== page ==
Anxiety comes in many shapes and sizes and it can affect us at any time. Some anxiety is contextual such as post-traumatic stress disorder (PTSD) or occupational burnout where is it an understandable response to the stressful situation we are in. Other forms of anxiety, for example generalised anxiety disorder, may be less attributable because an individual may feel anxious about a wide range of situations and events, rather than one specific circumstance. Anxiety can also be linked with another issue such as substance misuse, a medical condition or a history of mental health problems.
Being anxious is extremely distressing and for many people it can seriously affect their emotional and physical well-being as well as their ability to deal with day to day situations. Symptoms may include feeling restless or worried, having trouble concentrating or sleeping, dizziness or heart palpitations. Chronic anxiety can result in an individual being so sensitive to their environment and to the criticism of others, that they may see anything or anyone as a potential threat.
Cognitive behavioural therapy (CBT) is often recommended as an appropriate approach for helping to cope with anxiety but cognitive analytical therapy (CAT) can also help by increasing an understanding of where the anxiety may have started. The CAT framework encourages you to take a step back and observe your patterns of interaction both with yourself and with others in order to challenge your intrusive and often incorrect thoughts.
CAT is a time-limited therapy developed by Dr Antony Ryle and it is an integrative approach, which draws on cognitive, psychoanalytic and social learning theories. It differs from CBT in that it focuses on the importance of relationships in developing and maintaining anxiety. This includes the relationship you have with yourself as well as the relationships you have with others, including your therapist. By discussing your early childhood experiences and life story your CAT therapist will work alongside you to map out some of the patterns you have developed to deal with stressful situations.
For example, if you were brought up in an environment where adults were unpredictable in their responses to you as a child you may have developed coping mechanisms such as ‘pleasing others’ or ‘taking responsibility’ in order to reduce the uncertainty and gain control over the situation. As a child these ways of dealing with anxiety would be understandable but as an adult they may no longer serve a purpose and maintain the anxiety rather than helping to diminish it. Going through life always trying to please others can be stressful and anxiety provoking and it may leave you feeling put upon or uncared for if others don’t reciprocate.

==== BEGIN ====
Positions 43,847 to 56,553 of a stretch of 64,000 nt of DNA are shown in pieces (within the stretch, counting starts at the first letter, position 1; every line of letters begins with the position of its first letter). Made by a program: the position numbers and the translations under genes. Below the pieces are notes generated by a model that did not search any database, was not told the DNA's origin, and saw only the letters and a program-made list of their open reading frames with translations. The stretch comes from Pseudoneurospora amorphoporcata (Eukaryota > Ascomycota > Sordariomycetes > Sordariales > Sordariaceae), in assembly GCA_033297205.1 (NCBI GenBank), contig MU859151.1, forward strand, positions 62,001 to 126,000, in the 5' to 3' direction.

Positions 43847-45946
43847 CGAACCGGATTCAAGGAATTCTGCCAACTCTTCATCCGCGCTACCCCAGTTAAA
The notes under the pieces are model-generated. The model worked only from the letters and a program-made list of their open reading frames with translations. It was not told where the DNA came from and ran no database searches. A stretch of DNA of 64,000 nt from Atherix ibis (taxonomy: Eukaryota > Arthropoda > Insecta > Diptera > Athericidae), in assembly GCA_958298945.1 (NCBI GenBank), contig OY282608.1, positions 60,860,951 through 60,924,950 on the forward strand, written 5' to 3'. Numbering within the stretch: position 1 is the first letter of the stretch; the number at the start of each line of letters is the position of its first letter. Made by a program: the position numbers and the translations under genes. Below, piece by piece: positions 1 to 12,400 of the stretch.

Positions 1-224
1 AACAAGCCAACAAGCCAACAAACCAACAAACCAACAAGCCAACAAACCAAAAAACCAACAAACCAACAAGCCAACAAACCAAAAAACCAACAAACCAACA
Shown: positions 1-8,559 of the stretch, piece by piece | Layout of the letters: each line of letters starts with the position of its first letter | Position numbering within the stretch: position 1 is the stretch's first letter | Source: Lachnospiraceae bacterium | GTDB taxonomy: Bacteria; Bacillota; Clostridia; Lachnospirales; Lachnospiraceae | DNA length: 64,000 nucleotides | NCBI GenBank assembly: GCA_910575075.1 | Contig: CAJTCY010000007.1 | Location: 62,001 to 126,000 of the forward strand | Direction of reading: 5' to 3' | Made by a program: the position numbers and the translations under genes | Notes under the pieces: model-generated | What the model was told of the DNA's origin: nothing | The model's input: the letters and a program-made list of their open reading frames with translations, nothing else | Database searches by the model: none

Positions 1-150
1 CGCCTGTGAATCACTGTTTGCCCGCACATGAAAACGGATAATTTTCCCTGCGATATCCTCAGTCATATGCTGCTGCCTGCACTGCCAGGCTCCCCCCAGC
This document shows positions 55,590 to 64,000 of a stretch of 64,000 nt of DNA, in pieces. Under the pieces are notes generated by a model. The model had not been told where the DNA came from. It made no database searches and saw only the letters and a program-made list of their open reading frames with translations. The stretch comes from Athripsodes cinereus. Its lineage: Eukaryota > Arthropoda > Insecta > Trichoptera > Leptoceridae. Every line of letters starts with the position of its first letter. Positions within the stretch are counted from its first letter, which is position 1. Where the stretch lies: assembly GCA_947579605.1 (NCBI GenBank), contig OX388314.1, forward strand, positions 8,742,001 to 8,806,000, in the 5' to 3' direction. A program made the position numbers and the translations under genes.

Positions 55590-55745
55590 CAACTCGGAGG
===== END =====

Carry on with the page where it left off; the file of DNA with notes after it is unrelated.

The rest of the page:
CAT looks at three types of procedures called traps, snags and dilemmas
An example of an anxious ‘trying to please trap’ may be as follows:
- I feel anxious about a situation - I want other people to like me so I do what they want - They take advantage of me and I feel uncared for - I lose confidence and feel even more anxious - and around again to the beginning. This is a cycle.
In this example, the procedure of trying to please others to feel less anxious is counter-productive and actually increases the anxiety.
By mapping out these behavioural and cognitive procedures CAT works to increase your self-awareness by exploring your patterns of relating both to yourself and to others. This compassionate understanding enables you to consider why you tend to cope in the way that you do and also identifies how you can choose to do things differently to increase your well being and reduce your anxiety in the future.
CAT is collaborative in its approach and the idea is that you work alongside your therapist to recognise how patterns, often developed in early childhood, could be adversely affecting your anxiety in your current relationships and situations. It is a short-term therapy that normally lasts for between 16 and 24 weekly sessions.